Dartmouth and I had a toxic relationship. From matriculation in 2008 to academic separation in 2015, it lasted for more than six years. I now realize that if I had drowned myself in the fall of 2014 as I had attempted, I would have been ultimately responsible for the decision — but Dartmouth, nonetheless, would have been the catalyst. The College works for some students. I was not one of them, and I know I am not alone. So let me state this plainly: the College is not a community, but a business originally designed for a particular clientele — and if you are a woman, person of color or a person (of any color) from a low-income family, Dartmouth may be structurally incapable of treating you the way you ought to be treated.
I struggled to write this week’s column because I refuse to validate the job hunt experience as the debilitating, life-sucking endeavor that so many college students claim it to be. At least I refuse to render my own experience looking for employment in that way. But this past weekend was the first big deadline for many high-profile job applications, and not to acknowledge the importance of this moment is a disservice to the integrity of this column.
I came to Dartmouth from Taos, a small town in New Mexico, not knowing anyone or what to expect. How could an hour-long campus tour possibly prepare me for such a massive transition? I was moving across the country, living away from home for the first time. I was a mess of nervous excitement. How was I supposed to find my way around campus? Was I going to make friends? How could my small-town public school possibly compare to the prestigious prep and boarding schools of some of my peers? But I was excited too — excited to test myself and try new things, to be able to take control of my life for the first time, to choose my classes based on my real interests, to choose my activities, my friends and what I was going to eat for dinner that night.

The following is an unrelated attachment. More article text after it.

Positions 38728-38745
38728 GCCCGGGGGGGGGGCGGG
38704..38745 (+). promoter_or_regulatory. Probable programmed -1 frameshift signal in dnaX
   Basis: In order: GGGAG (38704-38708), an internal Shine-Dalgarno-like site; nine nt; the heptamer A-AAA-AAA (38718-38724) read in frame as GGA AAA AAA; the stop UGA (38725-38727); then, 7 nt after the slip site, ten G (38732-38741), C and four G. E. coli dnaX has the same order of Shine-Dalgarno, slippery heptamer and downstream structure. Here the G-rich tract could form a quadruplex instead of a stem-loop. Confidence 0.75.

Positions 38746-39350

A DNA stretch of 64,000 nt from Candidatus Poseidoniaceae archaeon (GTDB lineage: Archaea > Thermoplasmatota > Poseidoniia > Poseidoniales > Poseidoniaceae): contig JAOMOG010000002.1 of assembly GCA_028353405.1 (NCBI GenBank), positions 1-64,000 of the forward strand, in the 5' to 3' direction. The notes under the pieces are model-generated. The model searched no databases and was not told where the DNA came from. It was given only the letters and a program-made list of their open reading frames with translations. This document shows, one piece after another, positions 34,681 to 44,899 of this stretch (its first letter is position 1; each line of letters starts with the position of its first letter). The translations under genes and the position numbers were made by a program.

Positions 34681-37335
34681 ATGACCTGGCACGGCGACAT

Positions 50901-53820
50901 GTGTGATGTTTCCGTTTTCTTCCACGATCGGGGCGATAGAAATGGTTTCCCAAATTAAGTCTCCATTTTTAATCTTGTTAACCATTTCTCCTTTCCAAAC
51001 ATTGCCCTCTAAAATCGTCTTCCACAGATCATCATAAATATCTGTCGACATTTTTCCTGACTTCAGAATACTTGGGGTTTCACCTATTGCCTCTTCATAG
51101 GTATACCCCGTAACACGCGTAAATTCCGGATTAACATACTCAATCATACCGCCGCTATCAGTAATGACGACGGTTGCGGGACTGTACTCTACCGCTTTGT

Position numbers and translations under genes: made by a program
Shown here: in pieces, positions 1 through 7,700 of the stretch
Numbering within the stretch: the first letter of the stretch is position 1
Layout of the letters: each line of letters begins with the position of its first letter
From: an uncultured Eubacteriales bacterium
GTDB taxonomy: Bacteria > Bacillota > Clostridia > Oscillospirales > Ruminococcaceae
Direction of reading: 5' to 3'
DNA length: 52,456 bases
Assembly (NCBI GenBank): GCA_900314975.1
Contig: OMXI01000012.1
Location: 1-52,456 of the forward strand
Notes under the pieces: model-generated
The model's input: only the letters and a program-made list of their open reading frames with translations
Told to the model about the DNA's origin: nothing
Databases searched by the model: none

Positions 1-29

Music is all around us at Dartmouth. From breakfast in Collis Café to studying in One Wheelock, to working out at the gym and getting Facetime in Baker Lobby, music is the constant backdrop to everyday activities. Not every space is created the same, though, and a song that reminds us of one place might seem totally foreign somewhere else. With the help of some musically astute students, I compiled a campus-wide playlist for you. You’re welcome.
1) What kind of music did you listen to growing up? Why was this the kind of music you listened to?
She said, “Do you wanna go out?
During their freshman winter, Maggie and Maddie decided to start an aerobics dance class for all those who lived in the River cluster (how exciting!). They posted sick signs all around the dorms and even on the Class of 2016 Facebook page. The signs read — “Stressed for finals? Still haven’t achieved that hot spring break bod? DON’T FRET!!!! Come to Maddie and Maggie’s aerobics dance class!!!! 5:00 Judge Basement Study Room. IT’S FREE!”
Scene: FRAT DADDY SAM and ANARCHY SAM sit together in a dorm. They both rushed the same fraternity.
Only two months ago, a new phenomenon began to sweep through the grand theaters of Broadway. And, odds are, it’s not what you would expect. That is unless, of course, you expected men in colonial garb rapping about the life of Alexander Hamilton. If so, you hit the nail on the head.